How to Create a Moon-scape While Demolishing Great Design Opportunites

It is really, really devastating to walk the streets of Beaumaris and witness first hand a bleak future for my beautiful suburb.

As I am constantly writing, there are so many amazing examples of great mid-century architecture and style in this suburb.  Unfortunately, so often these homes are bought and demolished without thought to how they could be revived or improved.

One street in particular is bookended by two such properties, recently sold and demolished.


The above house featured an interesting second storey living area accessed by a spiral staircase!


You can see that while requiring a bit of cleaning up, there is definitely potential for an amazing family home here.

At the other end of the street, this home was in need of some love, however offered plenty of opportunity for another great home.

beaumaris house

Sadly, both blocks now look like this.


While the demolition of the homes is sad, I can understand that mid-century modern style is not for everyone.  It is the absolute moon-scaping of these sites that is the most disturbing.

As a landscape architect, I am constantly being asked why new plants cost so much.  If this is of such concern, then why do people remove all the existing vegetation on their site?  There is amazing value in the existing trees and with clever design, a new home can even be designed to accommodate (and embrace) them!

The great philosophies of Mid-century modern design include working with your existing landscape and creating a home that becomes a part of the site.  I think back to the 10 Forgotten Lessons of Mid-Century Modern Design which included: Modestly nestling the home into the site, creating harmony with the site and letting nature do the work.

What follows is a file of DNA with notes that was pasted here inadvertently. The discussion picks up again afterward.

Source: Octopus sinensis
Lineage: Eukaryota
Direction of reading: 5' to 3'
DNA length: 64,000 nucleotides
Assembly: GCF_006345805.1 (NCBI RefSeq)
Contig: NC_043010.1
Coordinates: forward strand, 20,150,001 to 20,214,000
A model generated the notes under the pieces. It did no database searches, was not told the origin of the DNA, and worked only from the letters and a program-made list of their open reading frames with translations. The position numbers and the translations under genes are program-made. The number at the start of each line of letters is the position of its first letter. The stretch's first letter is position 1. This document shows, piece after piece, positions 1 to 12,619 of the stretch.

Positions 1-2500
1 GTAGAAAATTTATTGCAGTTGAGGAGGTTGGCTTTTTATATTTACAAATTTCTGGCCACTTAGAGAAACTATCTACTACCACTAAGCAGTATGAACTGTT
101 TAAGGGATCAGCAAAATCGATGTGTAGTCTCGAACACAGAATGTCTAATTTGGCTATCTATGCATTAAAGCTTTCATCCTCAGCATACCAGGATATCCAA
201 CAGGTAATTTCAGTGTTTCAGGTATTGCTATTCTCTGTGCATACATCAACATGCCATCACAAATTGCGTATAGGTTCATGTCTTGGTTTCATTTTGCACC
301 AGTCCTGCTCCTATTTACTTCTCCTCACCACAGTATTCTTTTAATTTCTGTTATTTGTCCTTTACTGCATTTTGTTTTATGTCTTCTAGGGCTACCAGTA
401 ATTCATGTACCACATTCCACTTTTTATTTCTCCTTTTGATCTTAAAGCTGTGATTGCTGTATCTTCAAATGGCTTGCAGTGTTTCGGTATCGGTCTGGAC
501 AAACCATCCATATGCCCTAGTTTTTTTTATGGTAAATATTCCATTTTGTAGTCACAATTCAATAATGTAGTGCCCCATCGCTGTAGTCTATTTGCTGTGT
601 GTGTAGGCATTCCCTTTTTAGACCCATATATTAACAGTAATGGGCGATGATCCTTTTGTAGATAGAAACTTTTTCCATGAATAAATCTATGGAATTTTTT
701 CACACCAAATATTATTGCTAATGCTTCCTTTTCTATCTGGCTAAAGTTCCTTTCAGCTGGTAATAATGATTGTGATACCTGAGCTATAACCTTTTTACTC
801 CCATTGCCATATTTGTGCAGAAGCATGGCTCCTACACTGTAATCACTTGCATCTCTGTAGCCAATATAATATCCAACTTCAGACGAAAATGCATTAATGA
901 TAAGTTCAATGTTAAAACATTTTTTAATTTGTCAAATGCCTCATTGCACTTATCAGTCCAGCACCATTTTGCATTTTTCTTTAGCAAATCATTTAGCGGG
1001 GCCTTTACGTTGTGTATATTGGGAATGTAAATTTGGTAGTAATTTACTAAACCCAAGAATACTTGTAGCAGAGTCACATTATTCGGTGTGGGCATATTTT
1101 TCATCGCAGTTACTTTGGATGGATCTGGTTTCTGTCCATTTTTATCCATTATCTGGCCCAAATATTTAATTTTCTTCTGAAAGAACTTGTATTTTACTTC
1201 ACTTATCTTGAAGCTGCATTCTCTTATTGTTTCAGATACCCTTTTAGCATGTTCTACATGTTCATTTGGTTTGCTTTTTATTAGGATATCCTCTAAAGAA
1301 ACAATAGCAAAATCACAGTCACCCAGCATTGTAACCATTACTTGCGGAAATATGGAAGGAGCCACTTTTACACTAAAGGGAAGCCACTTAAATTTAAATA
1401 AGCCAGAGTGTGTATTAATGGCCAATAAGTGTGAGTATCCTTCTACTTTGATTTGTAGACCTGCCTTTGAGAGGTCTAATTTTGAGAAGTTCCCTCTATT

These sites are off to a poor (and costly) start.


5 thoughts on “How to Create a Moon-scape While Demolishing Great Design Opportunites

  1. Great article Jason. It’s sad to see established gardens, often 40-50 years old, ripped out and replaced months later with rectangles of lawn with hedges around the edge and with no shade or variety. It’s terrible for the environment, urban and natural.


    1. Thanks! I think it is really about getting people to see the value and potential in an existing garden or even an existing building. Surely it could be a more economical option to work with the existing features of the site rather than tearing them out and starting from scratch. It is so disappointing to see when real estate ads just focus on the size of the land as the key selling point. You can see this is quite an issue for me!


  2. I live in Brisbane Jason and see the same thing again and again, and like you it really gets to me. It’s such a shame that people can’t see through what needs fixing up, to recognise the original design and potential for improvements. I don’t want to live in a sea of generic houses and gardens. Keep up the good work on your blog. I’ve just stumbled on it and am really enjoying it.


    1. Thanks Maria, I’m glad you like my work here! My articles have been a little negative of late, but it is sad to see some of these beautiful places demolished. I had a look at your blog and I especially love your last post on the MCM glassware! These houses are definitely designed to entertain in (my wife and I had people over yesterday and it was great)!


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